Gender Equality

The Prime Minister, Theresa May has attracted some criticism this week after her appearance, with her husband, on the One Show.  In a discussion about their marriage she said that ‘there’s boy and girl jobs you see’, referring to the fact that her husband takes the bins out.  Reactions have been interesting and varied with some being horrified that we still speak of gendered roles in the household and some suggesting that there really are more important things to discuss in the run up to a general election.

 

Personally, I think Mrs May was careless to say what she did and it is unhelpful.  Mostly because I really don’t think it is true.  In my own marriage there are certain roles that I fulfil and certain roles that my husband does.  Some of them may adhere to gender stereotypes or ‘tradition’.  For example, like Mr May, my husband always takes the bins out.  He also cuts the grass.  However, he also does all the ironing, washing and some of the sewing on of buttons, amongst other things.  We do these things, not because of our gender, but because of our personalities, our likes and dislikes, our strengths and the way that these things fit in with the rest of life.  Family units, work patterns and social ‘norms’ are many and varied, and the ways each of us make this work are as well.

 

My generation of women have mostly not had to fight for gender equality in the way previous generations did and we do not face the awful things that many women across the world do, but we constantly have to deal with ‘everyday sexism’, these kind of comments and experiences which can seem benign and that we are told to shrug off or focus on more important things.  However, they betray an underlying culture that subtly and persistently informs people’s opinions and values.  It has been hard enough for women to get anything like equality – and we still have a long way to go – without the irony of the most powerful woman in our country talking about boys’ jobs and girls’ jobs!  If we, even jokingly or light heartedly, talk like this, we risk another generation growing up believing that there really are jobs for boys and jobs for girls.

By the Revd Rachel Rosborough, Rector of Bourton on the Water with Clapton & the Rissingtons

 

4 thoughts on “Gender Equality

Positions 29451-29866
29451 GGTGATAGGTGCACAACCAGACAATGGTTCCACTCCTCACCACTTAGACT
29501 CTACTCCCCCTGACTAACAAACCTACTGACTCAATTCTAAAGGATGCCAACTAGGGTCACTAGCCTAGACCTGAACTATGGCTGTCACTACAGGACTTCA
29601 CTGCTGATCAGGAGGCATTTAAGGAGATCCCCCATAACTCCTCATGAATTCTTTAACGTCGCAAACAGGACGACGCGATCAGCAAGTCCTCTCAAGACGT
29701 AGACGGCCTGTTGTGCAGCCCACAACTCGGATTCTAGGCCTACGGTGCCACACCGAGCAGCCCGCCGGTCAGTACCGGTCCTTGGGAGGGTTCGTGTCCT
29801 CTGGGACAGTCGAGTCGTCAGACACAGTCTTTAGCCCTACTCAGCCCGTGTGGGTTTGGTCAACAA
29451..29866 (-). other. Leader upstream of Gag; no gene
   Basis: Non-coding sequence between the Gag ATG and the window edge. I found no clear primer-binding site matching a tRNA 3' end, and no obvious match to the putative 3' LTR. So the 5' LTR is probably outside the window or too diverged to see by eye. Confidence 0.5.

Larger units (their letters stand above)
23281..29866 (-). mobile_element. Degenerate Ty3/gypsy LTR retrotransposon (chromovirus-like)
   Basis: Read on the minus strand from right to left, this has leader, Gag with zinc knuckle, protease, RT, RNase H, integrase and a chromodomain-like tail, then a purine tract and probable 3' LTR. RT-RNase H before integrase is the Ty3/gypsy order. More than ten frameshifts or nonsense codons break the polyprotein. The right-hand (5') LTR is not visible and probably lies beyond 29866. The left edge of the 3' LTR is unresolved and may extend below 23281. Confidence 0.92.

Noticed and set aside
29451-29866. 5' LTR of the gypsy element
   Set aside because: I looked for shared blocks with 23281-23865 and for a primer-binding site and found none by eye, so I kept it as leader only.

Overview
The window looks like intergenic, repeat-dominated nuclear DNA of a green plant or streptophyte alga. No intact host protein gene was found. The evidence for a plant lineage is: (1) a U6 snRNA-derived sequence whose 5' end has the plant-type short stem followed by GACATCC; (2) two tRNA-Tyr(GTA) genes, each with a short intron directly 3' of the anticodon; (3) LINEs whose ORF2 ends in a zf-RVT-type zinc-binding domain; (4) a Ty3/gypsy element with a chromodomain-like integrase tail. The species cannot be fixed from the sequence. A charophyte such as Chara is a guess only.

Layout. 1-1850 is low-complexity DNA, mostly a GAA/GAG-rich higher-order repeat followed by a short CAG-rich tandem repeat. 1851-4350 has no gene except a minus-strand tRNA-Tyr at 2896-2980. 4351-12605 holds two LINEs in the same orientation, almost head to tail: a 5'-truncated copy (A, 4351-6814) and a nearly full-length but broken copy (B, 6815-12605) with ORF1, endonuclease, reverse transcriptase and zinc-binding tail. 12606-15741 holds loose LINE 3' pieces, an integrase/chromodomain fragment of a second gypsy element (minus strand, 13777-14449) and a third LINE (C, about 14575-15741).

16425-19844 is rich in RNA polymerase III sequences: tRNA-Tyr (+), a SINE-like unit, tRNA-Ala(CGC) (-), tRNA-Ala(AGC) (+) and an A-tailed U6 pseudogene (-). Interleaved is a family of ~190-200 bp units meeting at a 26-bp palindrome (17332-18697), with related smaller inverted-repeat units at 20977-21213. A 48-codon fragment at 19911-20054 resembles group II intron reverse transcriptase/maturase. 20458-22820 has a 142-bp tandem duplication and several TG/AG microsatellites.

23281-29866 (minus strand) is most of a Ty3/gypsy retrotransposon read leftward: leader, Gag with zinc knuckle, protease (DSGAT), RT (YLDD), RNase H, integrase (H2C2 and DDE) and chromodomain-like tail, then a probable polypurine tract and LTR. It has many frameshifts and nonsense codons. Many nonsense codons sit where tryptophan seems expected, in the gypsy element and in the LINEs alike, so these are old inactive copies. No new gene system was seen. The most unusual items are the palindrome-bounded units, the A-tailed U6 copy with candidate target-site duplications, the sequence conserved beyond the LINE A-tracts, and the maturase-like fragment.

1. Aah this is what the contributor says . It has been hard enough for women to get anything like equality – and we still have a long way to go – without the irony of the most powerful woman in our country talking about boys’ jobs and girls’ jobs! If we, even jokingly or light heartedly, talk like this… now for many who were watching this was a statement that many normal married copied of several generations can easily identify with. Perhaps the contributor would always offer to change the plugs, do the techy things etc. In Marriage many see it as a complimentary approach, not a joining of carbon copies. But I accept she may prefer that it is a marriage of carbon copies rather than complimentary union, equal, does not mean the same in our marriage. a sense of humour shows your human too

    1. I do do most of the techy things in our house!

      I am not for a moment suggesting that we are, or should be, carbon copies of each other but that our differences and the different things we do are to do with who we are as people, which may include our gender, but also includes a whole lot of other things.

  2. Seeing people by their gender rather than their humanity is always going to be a step backwards. Just like valuing people depending on their race or nationality, it completely denies the brilliance of the species for the sake of [comforting] pigeonholing; for the sake of control.

    It’s such a frustration that someone in power in the UK can be as gender-sterotyped as comically out of touch characters like Trump (who I’d prefer to keep at arm’s length, if not a substantially greater distance), and this isn’t some anecdote from the 70s but current politics…

  3. I agree with Rachel that each couple should work out the division of labour that works for their skills and inclinations as people, and that “everyday sexism” about gender roles isn’t helpful to couples. I’d like to add that it’s also unhelpful to single people. In my household there aren’t boy jobs and girl jobs, there are just jobs, and as a widow, I do all of them. We need to bring up our daughters, and our sons, to be able to deal with life whether or not they have a partner with whom to discuss the division of labour at all.

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